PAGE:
With his hands free and walking around the front of the Ranger, he starts to shake. The Explorer is motionless—as though it should be moving. Caught like a still of a movie, and there should be glass flying through the air if he looked hard enough. The road is empty as far as he can see, and he opens his door and gets in, turns the key. The truck starts up and the radio blares metal, and he is embarrassed again. As he pulls the wheel hard to the left, he has the feeling that he’s fleeing a crime scene.

He puts it up to fifty comfortably before thinking he hasn’t buckled her in, and he hits the brakes. She lurches, head striking the dash. He winces and rights her, clips her seatbelt.

I’m sorry, he says, and brushes her hair back to straighten it, like someone will notice or care.

Going on toward 29, he looks over at her every couple hundred feet to see if maybe she’s come back around, but she hasn’t. He stops at the intersection, scans her, grabs her wrist to see if it’s warm again. Her eyes are open and looking blankly at the floor or her lap. The left eye looks peeled. He wants to push her head back against the seat because it seems more comfortable that way. There’s a buzz, and he remembers her phone. It vibrates musically, two short buzzes and a long one, then again, again. He lets it go and turns left.

The firehouse is in the center of town, just past the stoplight, he remembers. It’s been a while since he’s been here, the last time he came to an away football game. The phone buzzes again after they enter the village limits, and he leans over, eyes still on the road, and searches through her vest pocket for it. He pulls it out and looks at it. The picture on the screen: a man probably ten or fifteen years older than he is, and a child, baby hair almost white and sparse, gummy grin. He sets the phone down between them and puts both hands on the wheel. Brendan is only a little older. A year, maybe. He glances at the woman, and his heart pulls so many ways he can’t name one of them. She is pretty, but that’s all she has in common with her. He swallows something, thinks of the park a couple years ago. They pass a gas station and a library on the left, an older woman salting the walkway. The light is up ahead, and it turns red and he stops. A couple cars pull up on the other side, and he wonders if they can see into the truck, see her slouched there. The light is still red, and no one is coming. He lets off the brake and drives through the light, and the silver flank of a semi fills his rearview. The firehouse is right there, and his arms and legs feel heavy getting out and running to the door. The reception area is vacant, two chairs, a gumball machine. There’s a glass booth set into the wall with no one in it, and he realizes he should have called on the way. A payphone sits off to one side, and he fishes for a quarter and dials 911. Dispatch picks up on the second ring. He paces as close to the door as he can get, looks out at his truck and at the woman inside.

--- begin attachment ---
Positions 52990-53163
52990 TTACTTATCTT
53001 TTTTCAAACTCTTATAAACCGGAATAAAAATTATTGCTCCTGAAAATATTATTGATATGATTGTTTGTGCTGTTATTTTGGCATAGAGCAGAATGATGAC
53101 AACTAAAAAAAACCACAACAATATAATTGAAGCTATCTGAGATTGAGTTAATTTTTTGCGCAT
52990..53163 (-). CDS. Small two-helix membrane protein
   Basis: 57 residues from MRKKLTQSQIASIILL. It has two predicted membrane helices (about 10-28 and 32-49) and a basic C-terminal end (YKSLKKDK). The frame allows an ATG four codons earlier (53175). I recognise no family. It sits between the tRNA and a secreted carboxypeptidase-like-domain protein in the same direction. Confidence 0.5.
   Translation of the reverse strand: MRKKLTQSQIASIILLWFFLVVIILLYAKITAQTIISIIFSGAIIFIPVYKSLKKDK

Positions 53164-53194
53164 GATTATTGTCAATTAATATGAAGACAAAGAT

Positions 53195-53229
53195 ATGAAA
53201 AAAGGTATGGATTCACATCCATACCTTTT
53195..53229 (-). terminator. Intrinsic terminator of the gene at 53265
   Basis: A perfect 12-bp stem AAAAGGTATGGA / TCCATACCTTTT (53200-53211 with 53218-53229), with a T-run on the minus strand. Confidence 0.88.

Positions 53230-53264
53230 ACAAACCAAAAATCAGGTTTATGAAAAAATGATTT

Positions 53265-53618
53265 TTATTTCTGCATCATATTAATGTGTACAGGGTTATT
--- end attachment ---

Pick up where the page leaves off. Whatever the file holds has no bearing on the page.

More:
I just freaked out, he says. I saw her and didn’t know what to do. He is flushed suddenly and, after hanging up, walks outside. It is as though he has killed her, as though he wrecked her car. He feels like he has left something important behind.

He gives the medics a fake name, and they are satisfied. They pull her out of the truck and straight onto the gurney, load her into the back of the ambulance, and leave him there on the street with their lights going and the siren, and he watches the red flash over the sides of the houses as they drive away. He wanted to ask about her, to follow them to the hospital, but instead he gets into the truck and pulls a U-ey to head back the way he came.